What Parents Think About Pride

July 18, 2019

Posted in: Character Education

As we posted recently, Kiddie Academy’s featured Character Education trait in July is Pride. We were curious to find out what parents do to instill a sense of pride, self-esteem and encouragement in their children. So, we decided to commission a national survey1 of over 1,000 parents to get their opinions on the subject.

The findings were both interesting and hopeful. More than 80% of parents believe their children are proud of who they are. The survey also found that most parents are comfortable encouraging their children in a practice or activity they love, regardless of social norms (93%).

“It’s never too early for kids to build self-confidence and learn a sense of pride to help them become well-rounded people who believe in their own abilities,” said Richard Peterson, vice president of education at Kiddie Academy. “Knowing parents take extra care in praising their children for overcoming fears, showing kindness to others and so much more warms our hearts at Kiddie Academy.”

Our survey’s findings showed that about 60% of parents think “having confidence and self-respect” best defines the concept of “pride” to their kids. Other highlights include:

  • When asked what would make respondents feel most proud of their children, 34% reported seeing them happy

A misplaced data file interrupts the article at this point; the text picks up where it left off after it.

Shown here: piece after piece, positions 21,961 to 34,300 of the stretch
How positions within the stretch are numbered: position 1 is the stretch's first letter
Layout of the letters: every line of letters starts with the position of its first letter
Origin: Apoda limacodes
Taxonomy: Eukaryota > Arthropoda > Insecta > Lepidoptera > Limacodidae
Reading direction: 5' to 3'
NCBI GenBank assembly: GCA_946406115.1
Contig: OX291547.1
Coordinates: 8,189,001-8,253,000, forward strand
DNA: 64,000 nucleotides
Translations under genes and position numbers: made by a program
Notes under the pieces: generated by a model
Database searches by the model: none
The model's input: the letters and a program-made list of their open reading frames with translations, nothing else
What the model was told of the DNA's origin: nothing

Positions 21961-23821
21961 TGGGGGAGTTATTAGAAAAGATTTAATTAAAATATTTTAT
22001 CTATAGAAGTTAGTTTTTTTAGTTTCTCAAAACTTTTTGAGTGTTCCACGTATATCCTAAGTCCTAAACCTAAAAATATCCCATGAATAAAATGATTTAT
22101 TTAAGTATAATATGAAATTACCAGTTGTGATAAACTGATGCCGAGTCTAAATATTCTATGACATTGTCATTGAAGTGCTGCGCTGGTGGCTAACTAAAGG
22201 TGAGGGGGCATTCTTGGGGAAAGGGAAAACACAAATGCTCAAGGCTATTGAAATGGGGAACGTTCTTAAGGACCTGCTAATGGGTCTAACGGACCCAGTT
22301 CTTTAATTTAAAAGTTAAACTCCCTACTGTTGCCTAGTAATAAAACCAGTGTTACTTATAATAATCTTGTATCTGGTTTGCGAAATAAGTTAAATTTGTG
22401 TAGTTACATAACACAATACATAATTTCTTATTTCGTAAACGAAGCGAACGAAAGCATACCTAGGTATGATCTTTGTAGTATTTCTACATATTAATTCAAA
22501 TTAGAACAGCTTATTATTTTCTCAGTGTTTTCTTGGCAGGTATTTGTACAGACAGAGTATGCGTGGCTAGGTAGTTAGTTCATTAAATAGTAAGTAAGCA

• More than half of parents show their children they’re proud through physical affection such as hugs, high fives and pats on the back; 40% express it through affirmations and words of encouragement.
  • When it comes to teaching a young child to take pride in their work, 33% of parents said it is best to have an open and honest discussion.
  • Only 5% of parents shared that physical rewards (such as money or presents) are the best way to teach pride to their children.
  • 72% of parents agree that it’s not necessary for young children to receive a medal or trophy in sports even when they don’t win.

“Self-esteem and pride are powerful tools to help children grow into capable, confident citizens,” said Peterson. “Seeing our students come into their own and be proud of who they are in and out of the classroom brings us joy as educators.”

[1] This independent survey of over 1,000 parents was conducted via Pollfish